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Theater review: Why 'Haring Lear' moves

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There was no way to end watching “Haring Lear” for me but in tears, which is to say I got lost in this adaptation more than I would any other theatrical production, which is to say if the goal of this version of William Shakespeare’s “King Lear” was for it to echo familiar in these current times, then it can only have succeeded. Granted that this might be precisely the reason for its failing, for it to be deemed not tragic enough, or an adaptation that ends less powerful than it should. But much might be said about the visceral, the gut, the way in which what unfolds on that stage grabs at you by the neck, and carries you from one end of the narrative to another. You do not kick and scream.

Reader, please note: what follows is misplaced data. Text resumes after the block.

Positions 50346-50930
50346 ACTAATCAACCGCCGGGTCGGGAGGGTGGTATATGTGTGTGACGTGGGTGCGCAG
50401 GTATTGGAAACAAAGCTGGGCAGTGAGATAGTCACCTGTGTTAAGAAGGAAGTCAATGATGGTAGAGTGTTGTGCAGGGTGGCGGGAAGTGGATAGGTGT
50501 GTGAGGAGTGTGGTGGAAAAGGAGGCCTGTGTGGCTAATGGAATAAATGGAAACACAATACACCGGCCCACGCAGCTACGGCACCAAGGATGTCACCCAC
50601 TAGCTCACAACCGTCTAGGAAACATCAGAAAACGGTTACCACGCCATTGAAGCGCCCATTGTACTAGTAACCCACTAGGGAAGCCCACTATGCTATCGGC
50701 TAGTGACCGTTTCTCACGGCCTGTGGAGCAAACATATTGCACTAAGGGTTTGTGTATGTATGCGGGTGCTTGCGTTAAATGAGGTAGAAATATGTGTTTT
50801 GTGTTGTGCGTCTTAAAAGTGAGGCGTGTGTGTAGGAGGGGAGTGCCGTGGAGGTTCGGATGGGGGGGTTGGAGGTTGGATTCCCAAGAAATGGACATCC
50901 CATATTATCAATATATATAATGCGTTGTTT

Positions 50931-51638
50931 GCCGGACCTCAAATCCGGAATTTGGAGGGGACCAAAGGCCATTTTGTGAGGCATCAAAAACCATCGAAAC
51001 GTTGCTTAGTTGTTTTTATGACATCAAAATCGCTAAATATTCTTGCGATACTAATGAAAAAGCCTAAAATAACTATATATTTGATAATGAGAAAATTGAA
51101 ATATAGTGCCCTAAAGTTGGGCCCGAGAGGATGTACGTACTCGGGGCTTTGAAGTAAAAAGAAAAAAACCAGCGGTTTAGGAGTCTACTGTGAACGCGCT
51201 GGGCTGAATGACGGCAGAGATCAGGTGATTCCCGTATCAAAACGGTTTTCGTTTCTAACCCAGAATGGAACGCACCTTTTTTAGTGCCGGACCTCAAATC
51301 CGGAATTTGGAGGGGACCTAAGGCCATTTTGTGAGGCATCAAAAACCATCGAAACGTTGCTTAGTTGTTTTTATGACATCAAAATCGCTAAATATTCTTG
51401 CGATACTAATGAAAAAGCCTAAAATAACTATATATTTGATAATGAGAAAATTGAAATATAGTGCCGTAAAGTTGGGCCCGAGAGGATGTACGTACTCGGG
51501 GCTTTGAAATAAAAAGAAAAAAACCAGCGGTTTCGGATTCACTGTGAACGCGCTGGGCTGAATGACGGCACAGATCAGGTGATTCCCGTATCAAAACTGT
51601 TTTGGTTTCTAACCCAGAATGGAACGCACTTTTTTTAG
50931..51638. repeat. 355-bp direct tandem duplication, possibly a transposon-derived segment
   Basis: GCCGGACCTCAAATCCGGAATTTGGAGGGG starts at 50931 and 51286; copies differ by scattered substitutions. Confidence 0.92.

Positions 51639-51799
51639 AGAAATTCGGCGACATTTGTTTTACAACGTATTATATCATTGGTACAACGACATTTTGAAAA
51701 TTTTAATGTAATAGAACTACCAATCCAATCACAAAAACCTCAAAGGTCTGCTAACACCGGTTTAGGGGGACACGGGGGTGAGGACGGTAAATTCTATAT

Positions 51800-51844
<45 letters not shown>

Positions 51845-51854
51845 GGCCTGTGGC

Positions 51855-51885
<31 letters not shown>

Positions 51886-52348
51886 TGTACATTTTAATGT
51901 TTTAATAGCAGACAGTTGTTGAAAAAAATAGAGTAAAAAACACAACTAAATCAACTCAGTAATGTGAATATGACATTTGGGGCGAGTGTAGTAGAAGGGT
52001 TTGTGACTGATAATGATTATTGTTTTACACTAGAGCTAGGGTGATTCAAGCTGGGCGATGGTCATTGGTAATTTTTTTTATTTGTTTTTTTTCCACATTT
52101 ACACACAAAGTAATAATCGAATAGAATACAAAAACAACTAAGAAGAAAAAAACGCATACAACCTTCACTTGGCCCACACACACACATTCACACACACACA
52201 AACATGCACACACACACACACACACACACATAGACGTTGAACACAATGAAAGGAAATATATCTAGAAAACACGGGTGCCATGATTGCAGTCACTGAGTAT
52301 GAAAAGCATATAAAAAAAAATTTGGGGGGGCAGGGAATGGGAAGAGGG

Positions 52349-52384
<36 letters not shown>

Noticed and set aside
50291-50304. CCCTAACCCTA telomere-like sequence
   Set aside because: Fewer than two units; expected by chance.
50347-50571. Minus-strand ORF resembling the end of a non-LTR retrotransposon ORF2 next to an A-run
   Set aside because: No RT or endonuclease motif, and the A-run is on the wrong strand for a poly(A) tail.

It’s difficult after all not to be enamored by that stage to begin with. Looming large and dark with drama instead of dreariness, that set is able to capture notions of royalty and its undoing, without grand displays of wealth. In fact it renders this space familiar to some extent, like those epic koreanovelas unfolding before your eyes, men in skirts included. Make that hot men in skirts. Yes we got costumes that work, and makeup to boot, without losing the thick layer of macho that’s here. Welcome the sexy in Shakespeare. Which is also what kicks in about this Tagalized “King Lear.” There is a layer of sexy in the Filipino that’s used here, where there is surprisingly no need to adjust to a particularly different theatrical (which is to say deep and difficult) Tagalog, or to the British accent expected of the Shakespearean drama. Where the shifts from Filipino to English and back is done as a matter of course, fluid and with nary an uncertain bone, also taking the audience on that ride without question. In this sense this translation is adaptation is retelling; in that sense right here is Shakespeare undone, redone, reconfigured so we might own it as ours, if not do it one better. We owe this gift of a translation to National Artist Bienvenido Lumbera. And we owe the fact that this adaptation works to a set of actors that do not lose it at any point, even as there’s a crazed absurdity to this narrative lending itself as it does to references to current times. Where violence and death is a dancing barely-clothed male snuff artist, and the fool as puppet is also crazed conscience who is therefore the most rational voice of all. Where Edmundo and Edgardo engage in a fight scene that is more choreographed wrestling than anything else. Where rain and forest and the natural world are symbols turned on its head in the task of rendering the King’s turn to insanity. Where the conditions that surround Gloster’s wish to die, is funnily controlled by the false insanity of Edgardo. Where the all-male cast forces the audience to get over its preconceived notions of gendered roles, and deal with the fact of woman in the three children of Lear. Which brings us to praising in no uncertain terms Nor Domingo, Garry Lim and Abner Delina Jr., playing Lear’s daughters Goneril, Regan and Cordelia respectively, where their first foray onto that stage was already revelation of the weight of their characters. Domingo’s and Lim’s Goneril and Regan do foreshadowing like no other, where the grand words of love for their father happen with eyes already speaking of the vile and vicious that’s coming. Delina who also plays the fool/puppet must take credit for being lithe and light on that stage, where he is the swiftness in insane thoughts, the ironic voice working with necessary frenzy. The counterpart of sorts for Lear’s daughters are Gloster’s children Edmundo and Edgardo, here played by Jay Gonzaga and Myke Solomon, here two differing and different machismos, both familiar for their fire and fury. Here Solomon would seem to have the more difficult task not of playing the fool, but of doing naiveté – all the more difficult with the smoldering sexy he does like the back of his hand. Which of course might be said as well of Gonzaga – the smoldering sexy, I mean – but at least Edmundo’s character requires that layer of lust and desire. Jack Yabut’s Gloster here is made out to be a version of Lear, like two sides of the same coin of fatherhood, of suffering in the face of being betrayed by one’s children. Yabut traverses that line drawn from being powerful patriarch to being fooled father, that by the time he is deemed foolish by his real son Edgardo for wanting to commit suicide, all of it makes sense as part of this character’s (d)evolution, where the son he thought was a threat to him turns out to be the one who saves him. Then of course there is Teroy Guzman as Haring Lear, who begins with the old and ends with the powerful, who starts off as the King and ends up dying as father to Cordelia. In between, Guzman reveals a Lear that is not so much (d)evolving into insanity, as he is just shifting towards it as a matter of course, as if it is exactly what’s expected, as if it is his most logical evolution. Instead of cowering in fear or getting lost in confusion, Guzman’s Lear is one that struggles in his fall from grace, and here is its gift: he is not weakling in the conventional sense, as he is one to kick and scream despite the inevitable outcome. Here is how Guzman is able to take us by the hand through Lear’s psyche, walking through storm and natural calamity, and you don’t want him to let you go. He comes out of it more sane – more real – than any of us. This Lear is by all counts quite awesome. This production even more so. All things considered I forgive what might be seen as the forced layers of nationalism here, I forgive its references to contemporary notions of power and empowerment, oppression and corruption, I forgive whatever uncomfortable laughter it invoked in the audience. Because right here is a production that’s larger than any of those things, precisely because it references and refers to us, as audience and spectators, ones who cannot just be watching, removed and distant, but necessarily engaged and involved in a narrative written by Shakespeare in the 1600s, but is about third world Philippines in the year 2012. That to me is a feat in itself, one that director Nonon Padilla must take credit for. Of course I am first to admit: I enter the theater ready to be surprised, sometimes to my own detriment when I find it involves blood spewing out to the audience and I’m in a pretty dress. Save for those, uh, hazards of the trade, I find this sense of surprise to be crucial to my spectatorship of theater and any other art form for that matter, as it allows for what unfolds to have a life of its own, extraneous to what my expectations might demand of it. Of course in the case of “Haring Lear” it could only be expectations exceeded, complete with a clutched heart and tears streaming down one’s face while singing “Lupang Hinirang.” Oh yes, here is where it ends for this adaptation. And in the hope of a repeat of this play happening sometime in the year, it seems fair not to spoil it more than I already have. — KG, GMA News "Haring Lear" was directed by Nonon Padilla and translated by National Artist Bienvenido Lumbera for the Philippine Educational Theater Association (PETA), with production design by Gino Gonzales, costumes by Mila Estadilla, Arlene Crisostomo and Rene Cubar, makeup by Ricci Chan. Performances were held at the PETA Theater from Jan. 27-March 4, 2012. Katrina Stuart Santiago writes the essay in its various permutations, from pop culture criticism to art reviews, scholarly papers to creative non-fiction, all always and necessarily bound by Third World Philippines, its tragedies and successes, even more so its silences. She blogs at The views expressed in this article are solely her own.